Abused Women with No Recourse to Public Funds

Practical Resource By SBS and Surviving Economic Abuse

If you have experienced domestic abuse, including economic abuse, and are in the UK on a spousal visa or another visa that says you have ‘no recourse to public funds’, this resource is for you.

The ‘no recourse to public funds’ rule means that you are not entitled to key welfare benefits and local authority housing. This can be a major barrier to escaping abuse, but it should not stop you from trying to access the limited support that is available. You should not feel trapped into staying with someone who abuses you, including economically, because of the ‘no recourse’ rule. This resource outlines some steps you can take and places you can turn to for legal, housing, welfare and practical support.

To download this information, please click here to access a PDF version.

Immigration and Domestic Abuse

Domestic abuse takes many forms and does not always involve the use of physical violence. Some abusers repeatedly dictate their partner’s choices and control their everyday actions. This control can also involve taking away your essential documents and passport.

An abuser may interfere with your money or other economic resources in some way to control you and to limit your choices. They may restrict how you acquire, use and maintain money and economic resources, including accommodation, food and clothing. This is known as economic abuse.

If you are in the UK on a visa that gives you limited rights to remain in the country, it can leave you more vulnerable to domestic abuse, including economic abuse. Your immigration status may mean that you are financially dependent on your husband, partner and/or extended family members and that you have no or limited access to an independent income.

If you do not have the right to live in the UK permanently, you may feel anxious and worried about seeking help and support and you may feel trapped in the relationship with the abuser. The abuser/s may even use your immigration status to frighten you into silence and prevent you from seeking help. For example, they might threaten to have your visa taken away or to have you deported if you report the abuse.

What Is No Recourse To Public Funds?

Your immigration status can make it much harder to get support if you are a victim of domestic abuse, including economic abuse, especially if you are subject to ‘no recourse to public funds’.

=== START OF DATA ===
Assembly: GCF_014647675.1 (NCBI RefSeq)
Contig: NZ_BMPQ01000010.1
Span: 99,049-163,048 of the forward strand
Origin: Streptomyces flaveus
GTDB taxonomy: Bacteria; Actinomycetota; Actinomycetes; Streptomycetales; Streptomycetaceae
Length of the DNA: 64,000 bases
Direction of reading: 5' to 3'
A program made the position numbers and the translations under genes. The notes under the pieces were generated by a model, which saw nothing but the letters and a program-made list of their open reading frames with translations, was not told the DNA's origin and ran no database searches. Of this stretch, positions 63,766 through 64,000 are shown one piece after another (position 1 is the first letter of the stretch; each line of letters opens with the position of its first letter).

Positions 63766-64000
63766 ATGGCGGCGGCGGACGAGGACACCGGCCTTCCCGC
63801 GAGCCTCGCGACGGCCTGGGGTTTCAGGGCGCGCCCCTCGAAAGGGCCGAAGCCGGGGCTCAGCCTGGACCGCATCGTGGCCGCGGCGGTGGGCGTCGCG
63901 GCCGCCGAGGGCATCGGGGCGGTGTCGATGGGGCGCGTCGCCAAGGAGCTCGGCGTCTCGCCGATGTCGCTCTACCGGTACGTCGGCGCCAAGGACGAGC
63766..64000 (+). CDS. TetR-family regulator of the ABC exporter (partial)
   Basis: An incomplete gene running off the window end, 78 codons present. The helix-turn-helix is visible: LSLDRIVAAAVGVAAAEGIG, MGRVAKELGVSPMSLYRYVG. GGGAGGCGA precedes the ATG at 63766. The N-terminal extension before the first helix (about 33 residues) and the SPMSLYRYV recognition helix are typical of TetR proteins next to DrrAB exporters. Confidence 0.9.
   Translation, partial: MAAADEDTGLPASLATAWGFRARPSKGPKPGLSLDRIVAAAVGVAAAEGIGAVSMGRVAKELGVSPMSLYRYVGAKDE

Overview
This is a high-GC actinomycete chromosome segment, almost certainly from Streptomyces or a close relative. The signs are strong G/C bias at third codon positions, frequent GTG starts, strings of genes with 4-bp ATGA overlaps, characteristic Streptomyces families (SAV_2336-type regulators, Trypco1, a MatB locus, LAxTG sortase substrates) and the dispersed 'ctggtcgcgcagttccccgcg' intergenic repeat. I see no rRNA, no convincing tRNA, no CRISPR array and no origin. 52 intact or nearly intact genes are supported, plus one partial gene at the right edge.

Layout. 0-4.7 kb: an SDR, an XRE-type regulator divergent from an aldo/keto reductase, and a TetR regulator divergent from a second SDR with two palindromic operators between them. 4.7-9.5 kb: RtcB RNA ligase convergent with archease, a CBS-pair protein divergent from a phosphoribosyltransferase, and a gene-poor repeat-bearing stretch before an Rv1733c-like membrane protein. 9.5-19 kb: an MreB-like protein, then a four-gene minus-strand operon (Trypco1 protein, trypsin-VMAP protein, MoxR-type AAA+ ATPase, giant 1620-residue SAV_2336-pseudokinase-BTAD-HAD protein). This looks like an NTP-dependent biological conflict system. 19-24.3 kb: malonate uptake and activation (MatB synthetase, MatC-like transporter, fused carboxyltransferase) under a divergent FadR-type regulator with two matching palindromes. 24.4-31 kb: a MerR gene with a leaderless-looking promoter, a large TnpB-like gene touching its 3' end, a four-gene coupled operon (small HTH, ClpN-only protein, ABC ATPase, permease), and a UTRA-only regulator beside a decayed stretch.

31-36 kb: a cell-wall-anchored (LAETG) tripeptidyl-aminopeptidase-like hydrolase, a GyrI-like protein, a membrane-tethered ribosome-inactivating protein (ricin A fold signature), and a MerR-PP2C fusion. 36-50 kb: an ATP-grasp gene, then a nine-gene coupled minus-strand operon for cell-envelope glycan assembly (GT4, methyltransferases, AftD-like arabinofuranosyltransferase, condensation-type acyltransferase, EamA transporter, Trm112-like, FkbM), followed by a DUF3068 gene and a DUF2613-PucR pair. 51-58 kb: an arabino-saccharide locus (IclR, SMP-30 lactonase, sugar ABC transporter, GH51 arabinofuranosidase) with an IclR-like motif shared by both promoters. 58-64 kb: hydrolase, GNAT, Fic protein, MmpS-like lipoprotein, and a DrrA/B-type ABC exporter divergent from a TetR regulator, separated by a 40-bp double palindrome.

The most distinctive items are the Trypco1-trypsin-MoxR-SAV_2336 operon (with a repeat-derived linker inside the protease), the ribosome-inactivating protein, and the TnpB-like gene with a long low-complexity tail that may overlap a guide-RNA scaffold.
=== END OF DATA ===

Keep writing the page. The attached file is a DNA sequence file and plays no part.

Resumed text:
Certain types of visas that allow you to live in the UK have the condition ‘no recourse to public funds’ attached. This can apply to spousal visas, student visas, visitor visas and some other types of limited leave. This information may be stamped in your passport or written on the back of your residence permit. It means that you cannot claim most forms of state benefits. These include income support, housing benefit, and jobseeker’s allowance (now all part of Universal Credit), as well as other benefits including disability living allowance. Public funds also covers local authority housing but it does not include legal aid and refuge accommodation and child benefit (where the child is British). However, without access to housing benefit and basic welfare benefits, in practice it is difficult for women to access refuge accommodation.

The important thing to remember is that even if you have no recourse to public funds, there are some things that you can do to try to reach safety if you have experienced domestic abuse, including economic abuse.

First Steps You Can Take

Speak to a qualified immigration adviser

The most important step you can take when seeking support is to speak to a qualified and reputable immigration adviser or lawyer. They are there to help you and will be experienced in advising people with no recourse to public funds. They will be able to let you know what your legal rights are and how you might be able to apply for the right to remain in the UK if you have experienced abuse and are afraid to return home. They may also be able to help you get in touch with a support service for abused migrant women in the UK if you are worried about your immigration status and wider circumstances and need more support to stay safe.

  • Southall Black Sisters may be able to support you and refer you to an immigration adviser via their helpline, on 0208 571 0800 (Mon, Weds, Fri, 9.30am– 4.30pm). They also run a project that provides temporary financial support to those with no recourse to public funds and will be able to provide advice on accessing what other limited support is available for abused women with insecure immigration status.
  • Rights of Women run an immigration advice line that you can call on 020 7490 7689 (Mon & Thurs, 10am–1pm & 2pm–5pm). It will also advise you on your immigration and support options. You can search for an immigration adviser on the Office of the Immigration Services Commissioner website at
  • You can also contact one of the organisations that provides advice to migrants listed at the end of this leaflet, or contact a local advice or law centre. You should always check that the person you see for immigration law advice is professionally qualified. You can check by calling the Officer of the Immigration Services Commissioner on 0345 000 0046. (Note that this is not a freephone number).

Speak to your local domestic abuse service

A local domestic abuse service may be able to help you reach safety and access support in your local area. Your safety will be their first priority. You can find a local service by:

Call the police